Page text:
Model turned actor Tooba Siddiqui, who recently returned to the limelight with hit serial Dushman e Jaan, shares why we don’t see her onscreen more often.
One local drama that had audiences hooked to their TV screens lately, before coming to an end earlier this week, is Dushman e Jaan that featured Mohib Mirza, Madiha Imam and Tooba Siddiqui in prominent roles. A unique storyline, impressive performances and fast pace made it a must watch amidst an array of dramas television is offering these days. One major highlight of the project was the incredibly talented lead cast that included actors who do not appear in dramas very regularly.
Model turned actor Tooba Siddiqui is one of those actors who made a rare appearance on the small screen with Dushman e Jaan. She essayed a small but impactful role of a strong and independent working woman Ramsha, who is the sole breadwinner of the family. Though her character met a tragic end after the first few episodes, it left a very strong impression. Fans and viewers will now get to see her in upcoming drama serial Khuda Aur Mohabbat 3 that she is currently wrapping up in Karachi.
In this exclusive telephonic conversation with Instep, Tooba admits that one reason we rarely see her onscreen is the fact that acting is no longer her bread and butter and she is tired of cliché portrayals. “I do not want to do anything that doesn’t excite me anymore,” she asserted, adding that acting is what she loves doing and unless a role is convincing enough that she has fun reading it, she will not do it.
“The character and story matters a lot to me; I am sick and tired of crying women they present onscreen,” she continued. “I like to be challenged; I want to show society that there are other women than the ones we see on TV. This is the reason I loved Ramsha’s character in DJ; she was very headstrong. She got into a tragic end but I liked the character and I have been getting a lot of messages and praise from fans of DJ. The feedback endorses the idea that people are ready to see women in these strong roles.”
One reason why the Karachi-based actor does lesser work now is her personal engagements and the fact that she has to take care of her kids. Before she resumed shooting for Khuda Aur Mohabbat 3, Tooba had an amazing time during the lockdown, as she got to spend some quality family time and reflect on a lot of things.
Speaking about her role in the upcoming drama, Tooba shared that it is the complete opposite of what she played in Dushman e Jaan. “I enjoy doing such characters; it is a lot of fun and I like to challenge myself with different things. I hope viewers like it.”
Having started her modelling career in 2000s, Tooba was very active during the initial years both as a model and an actress, after which she took a break to get married almost nine years ago. She made a comeback with a song in Wrong No in 2015, followed by a small role in Mehreen Jabbar’s Dobara Phir Se and drama serials Iltija and Tumse Hi Taluq Hai in 2018.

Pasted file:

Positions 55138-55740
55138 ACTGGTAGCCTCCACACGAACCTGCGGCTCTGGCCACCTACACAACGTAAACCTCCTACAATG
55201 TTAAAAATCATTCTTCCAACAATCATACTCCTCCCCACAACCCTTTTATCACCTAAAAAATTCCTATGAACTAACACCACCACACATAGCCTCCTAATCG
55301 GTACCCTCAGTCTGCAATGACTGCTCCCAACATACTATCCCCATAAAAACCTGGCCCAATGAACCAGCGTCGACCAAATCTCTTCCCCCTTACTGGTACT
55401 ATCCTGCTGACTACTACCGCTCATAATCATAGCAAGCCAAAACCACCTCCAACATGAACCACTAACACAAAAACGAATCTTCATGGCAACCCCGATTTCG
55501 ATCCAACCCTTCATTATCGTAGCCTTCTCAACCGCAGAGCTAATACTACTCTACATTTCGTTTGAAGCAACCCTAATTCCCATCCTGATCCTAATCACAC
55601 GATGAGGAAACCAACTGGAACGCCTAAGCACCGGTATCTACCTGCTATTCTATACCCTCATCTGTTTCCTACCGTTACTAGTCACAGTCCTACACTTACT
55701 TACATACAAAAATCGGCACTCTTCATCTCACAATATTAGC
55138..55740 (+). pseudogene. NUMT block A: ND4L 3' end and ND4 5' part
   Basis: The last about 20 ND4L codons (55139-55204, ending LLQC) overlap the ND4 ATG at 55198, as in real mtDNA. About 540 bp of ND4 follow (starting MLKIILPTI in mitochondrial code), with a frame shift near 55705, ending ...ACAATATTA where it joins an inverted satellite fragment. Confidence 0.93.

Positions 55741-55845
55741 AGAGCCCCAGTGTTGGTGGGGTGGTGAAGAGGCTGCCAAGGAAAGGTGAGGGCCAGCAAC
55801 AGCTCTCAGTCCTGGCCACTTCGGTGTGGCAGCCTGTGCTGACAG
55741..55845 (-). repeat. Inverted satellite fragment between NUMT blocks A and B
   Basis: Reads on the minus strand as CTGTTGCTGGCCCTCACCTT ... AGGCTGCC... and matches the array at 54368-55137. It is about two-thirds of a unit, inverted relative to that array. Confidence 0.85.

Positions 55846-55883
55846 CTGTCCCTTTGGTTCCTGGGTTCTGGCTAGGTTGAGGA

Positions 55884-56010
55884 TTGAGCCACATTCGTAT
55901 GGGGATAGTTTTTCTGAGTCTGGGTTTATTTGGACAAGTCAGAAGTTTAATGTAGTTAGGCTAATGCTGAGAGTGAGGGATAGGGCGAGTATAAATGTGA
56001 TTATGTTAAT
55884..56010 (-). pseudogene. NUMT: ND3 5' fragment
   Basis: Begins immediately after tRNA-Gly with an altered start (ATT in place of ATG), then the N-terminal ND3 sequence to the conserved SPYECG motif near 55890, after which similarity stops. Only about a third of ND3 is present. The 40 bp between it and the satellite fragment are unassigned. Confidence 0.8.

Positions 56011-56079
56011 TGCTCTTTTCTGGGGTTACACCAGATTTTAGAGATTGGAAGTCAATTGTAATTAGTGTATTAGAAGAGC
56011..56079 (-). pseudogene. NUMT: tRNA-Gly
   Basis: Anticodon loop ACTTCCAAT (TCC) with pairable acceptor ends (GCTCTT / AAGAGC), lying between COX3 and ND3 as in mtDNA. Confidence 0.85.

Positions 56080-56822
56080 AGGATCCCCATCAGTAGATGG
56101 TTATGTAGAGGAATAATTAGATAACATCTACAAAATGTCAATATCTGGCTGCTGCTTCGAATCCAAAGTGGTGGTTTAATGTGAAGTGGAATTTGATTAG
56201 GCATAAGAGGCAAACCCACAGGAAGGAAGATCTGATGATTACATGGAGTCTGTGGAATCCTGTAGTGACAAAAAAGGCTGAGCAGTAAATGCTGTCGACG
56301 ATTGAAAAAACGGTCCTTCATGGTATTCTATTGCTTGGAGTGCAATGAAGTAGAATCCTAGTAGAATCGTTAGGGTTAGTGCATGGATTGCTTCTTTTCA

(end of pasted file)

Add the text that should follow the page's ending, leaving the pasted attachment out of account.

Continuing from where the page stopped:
The actress reflects that Dushman e Jaan was refreshing because Tumse Hi Taluq Hai that she last appeared in, featured her in a very typical role. “It is done to death; if I am not doing it, there are 20 other actors taking it up,” she maintained, adding that people who hold key positions in the industry have stereotyped women, unfortunately.
The 30-something actress also highlighted that now that she is in her 30s, she feels all of the actors who are her age do not get any kind of roles. They are also sitting at home with no roles or extremely banal and useless side roles. “There is no grey shade in the characters,” she pointed out. “There are so many women out there who can be overweight, have short hair, can be bankers, police officers or even in the army but we don’t show these things on TV. There are 25 plays running a week and 20 out of those have similar stories that revolve around second marriages, acid attacks, assault and other social issues.”
In fact, she shared that since Dushman e Jaan did not have a run-of-the-mill story, the channel had speculations on whether it would do well at all. It was shot almost two years ago but ended up in a box; due to Covid-19 and lack of content, the drama was aired and it worked well.
“I think our audiences are ready for different content, especially since Netflix has become a part of our lives,” Tooba observed. “When we compare what we watch on Netflix to our dramas, we realize what’s happening? Why are we lagging behind in terms of our stories? Where is our imagination? The reason we like Dirilis: Ertugrul is because it offers something different; a historical drama about Muslims that everybody could relate to. I’m a big fan myself, I loved it.”
Tooba went on to share that our concepts and stories have gone down the drain now. She reflected that in the 80s and 90s, our dramas portrayed women who were more progressive than the women they are showing on TV right now.
“Our film industry is not as big but we have our dramas that can help break stereotypes and change society’s perceptions if we make an effort,” she opined. “By saying that this is what the audience wants to see, we have been stuck in a rut. As a society, we consume news 24/7 and that is enough reality; when one comes back home at the end of the day, they want to watch fantasy dramas too. There are no thrillers, horror or action dramas in Pakistan. Our heroes are just romantic heroes, where are the boys who can do some action onscreen?”
On a parting note, Tooba stressed that we need to have a broader vision and decision makers in the business, who are only running after TRPs, need to sit down and work for change. There has to be some investment in terms of equipment as well as studios. She pointed out that PTV has so many studios that are being wasted and there should be a way to utilize those while the channel should also re run old dramas if nothing else.